These are fearful and difficult times, unfortunately. Road rage occurs when a motorist commits a driving infraction or an attack with their vehicle that endangers the public or jeopardizes private property; or when a driver or passenger of one motor vehicle conducts an assault with some other dangerous weapon (a firearm, for example) against the driver or passenger of another motor vehicle, as defined by the National Highway Traffic Safety Administration.
What These Numbers Tell Us
The perpetrator in a road rage incident exposes you to an unprecedented level of danger on purpose. Aggressive driving accounts for two-thirds of all traffic fatalities involving cars and trucks, while alcohol consumption contributes to only 40% of such crashes. Numbers like these are deeply unsettling:
As expected, teenage guys are more likely to display aggressive driving behavior. That implies inexperienced motorists will likely be the most hostile group on the road.
At least the majority of drivers who are the target of aggressive driving behavior, especially men, exhibit aggressive driving behavior themselves.
Remarkably, firearms are involved in 37% of all road rage incidents.
Cities have a much higher rate of road rage than rural areas.
Aggression on the Road: What Sets it Off
Even if you’re well-versed in traffic law, you should exercise caution when engaging in the following behaviors, as they have been linked to road rage events with consequences that much outweigh the initial infraction:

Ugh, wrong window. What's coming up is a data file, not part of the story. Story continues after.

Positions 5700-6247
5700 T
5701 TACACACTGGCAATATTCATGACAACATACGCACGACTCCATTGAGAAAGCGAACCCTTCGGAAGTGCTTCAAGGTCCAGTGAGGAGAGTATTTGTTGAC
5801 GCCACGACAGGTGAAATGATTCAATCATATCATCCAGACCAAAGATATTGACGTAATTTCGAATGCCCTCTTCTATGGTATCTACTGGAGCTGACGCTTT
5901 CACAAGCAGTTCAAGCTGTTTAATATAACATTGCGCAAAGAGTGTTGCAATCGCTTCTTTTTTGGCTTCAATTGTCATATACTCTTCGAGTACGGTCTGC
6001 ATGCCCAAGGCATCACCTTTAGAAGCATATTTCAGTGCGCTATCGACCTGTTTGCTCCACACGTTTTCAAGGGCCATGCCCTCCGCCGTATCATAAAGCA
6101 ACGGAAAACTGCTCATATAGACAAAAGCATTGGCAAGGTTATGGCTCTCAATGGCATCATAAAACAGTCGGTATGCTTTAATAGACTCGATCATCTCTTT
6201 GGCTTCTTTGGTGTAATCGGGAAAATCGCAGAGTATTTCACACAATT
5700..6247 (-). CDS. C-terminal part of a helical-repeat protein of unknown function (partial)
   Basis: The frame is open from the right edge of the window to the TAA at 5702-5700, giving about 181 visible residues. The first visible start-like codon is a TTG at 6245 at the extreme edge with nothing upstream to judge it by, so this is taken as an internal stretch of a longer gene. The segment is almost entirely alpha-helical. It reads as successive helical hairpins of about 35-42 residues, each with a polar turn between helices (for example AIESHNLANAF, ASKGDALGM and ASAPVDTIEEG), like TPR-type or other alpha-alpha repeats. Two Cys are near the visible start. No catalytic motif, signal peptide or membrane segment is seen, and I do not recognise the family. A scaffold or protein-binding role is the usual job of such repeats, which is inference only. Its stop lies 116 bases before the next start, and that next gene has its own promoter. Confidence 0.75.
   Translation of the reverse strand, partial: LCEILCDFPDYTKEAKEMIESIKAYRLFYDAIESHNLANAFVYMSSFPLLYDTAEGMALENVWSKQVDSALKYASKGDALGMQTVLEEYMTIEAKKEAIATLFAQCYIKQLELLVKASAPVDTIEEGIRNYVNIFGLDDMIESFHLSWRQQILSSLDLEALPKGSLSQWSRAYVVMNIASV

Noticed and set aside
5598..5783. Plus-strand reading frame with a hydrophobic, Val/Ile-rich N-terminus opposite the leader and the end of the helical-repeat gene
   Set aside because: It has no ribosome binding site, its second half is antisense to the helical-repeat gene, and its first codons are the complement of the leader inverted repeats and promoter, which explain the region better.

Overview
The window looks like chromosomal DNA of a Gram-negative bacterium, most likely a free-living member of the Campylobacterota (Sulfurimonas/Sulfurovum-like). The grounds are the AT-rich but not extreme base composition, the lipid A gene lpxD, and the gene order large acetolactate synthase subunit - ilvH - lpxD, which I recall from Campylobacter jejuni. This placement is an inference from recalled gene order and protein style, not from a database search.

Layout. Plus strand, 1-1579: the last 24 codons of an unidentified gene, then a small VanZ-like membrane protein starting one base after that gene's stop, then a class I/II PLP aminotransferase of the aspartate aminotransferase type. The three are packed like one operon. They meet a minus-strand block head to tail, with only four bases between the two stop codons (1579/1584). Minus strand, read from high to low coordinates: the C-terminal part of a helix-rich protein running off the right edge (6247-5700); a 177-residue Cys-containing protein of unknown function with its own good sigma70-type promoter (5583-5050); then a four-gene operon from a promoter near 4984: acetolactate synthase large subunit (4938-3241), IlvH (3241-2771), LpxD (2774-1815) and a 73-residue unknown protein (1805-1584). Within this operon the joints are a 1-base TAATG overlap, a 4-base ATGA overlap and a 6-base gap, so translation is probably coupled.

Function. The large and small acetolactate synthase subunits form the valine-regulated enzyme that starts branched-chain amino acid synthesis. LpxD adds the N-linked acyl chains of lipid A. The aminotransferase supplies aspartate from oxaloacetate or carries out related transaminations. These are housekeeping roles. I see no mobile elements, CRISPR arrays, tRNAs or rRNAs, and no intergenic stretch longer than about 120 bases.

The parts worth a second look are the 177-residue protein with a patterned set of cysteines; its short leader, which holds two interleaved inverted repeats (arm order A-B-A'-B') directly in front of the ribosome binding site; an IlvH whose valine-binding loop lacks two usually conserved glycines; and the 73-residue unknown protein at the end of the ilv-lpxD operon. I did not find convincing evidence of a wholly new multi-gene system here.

• Constantly beeping your horn
• Tailgating (following too closely)
• Use of profanity or shouting
• Show another driver the “finger.”
• injuring another driver on purpose by colliding with their car
• Revving your engine to challenge another motorist.
• Changing lanes frequently,
• Lane splitting is still dangerous even if you are a biker, and it is permissible in your state.
• Excessive speeding
• Keeping another car from leaving a garage or parking lot
When to Use Defensive Driving to Calm Down an Aggravated Driver
Depending on the other driver, preventing a road rage incident from escalating once it has begun may be impossible. However, keep these guidelines in mind to keep the conflict from getting out of hand:
• You need to maintain your composure and be aware of your surroundings no matter what occurs. You must adhere to this rule.
• Stay calm and avoid taking revenge.
• To avoid awkwardness, look away.
• Close the blinds and secure the doors.
If you are in danger, you should immediately visit the local police station or dial 911. If you were in imminent danger, leaving the site of the accident is acceptable.
Try to give yourself enough space to pull out from behind the vehicles in front of you.
Resolving a Claim for Road Rage
Claim issues may arise from collisions caused by road rage. A personal injury attorney representing the injured party in a vehicle accident lawsuit would typically attempt to settle the matter out of court with the defendant’s auto liability insurer before taking the case to trial.
To make matters worse, several forms of motor liability insurance do not cover “accidents” caused by road rage. Of course, if the driver is well-off enough to cover the damages out of pocket, or if they were working at the time of the accident, this might not be an issue. Finding a financially stable defendant after a car accident is easier with the help of an experienced attorney.
Whatever the case may be, the following types of reimbursement for your injuries may be available to you:
• The cost of healthcare if you were injured in a road rage car accident
• Profits lost in the past, in the present, and in the future
• Costs incurred independently as a result of the mishap
• Pain and suffering are examples of intangible losses.
• Damages awarded as punishment (if applicable)
• Your vehicle’s property damage may potentially be covered by insurance.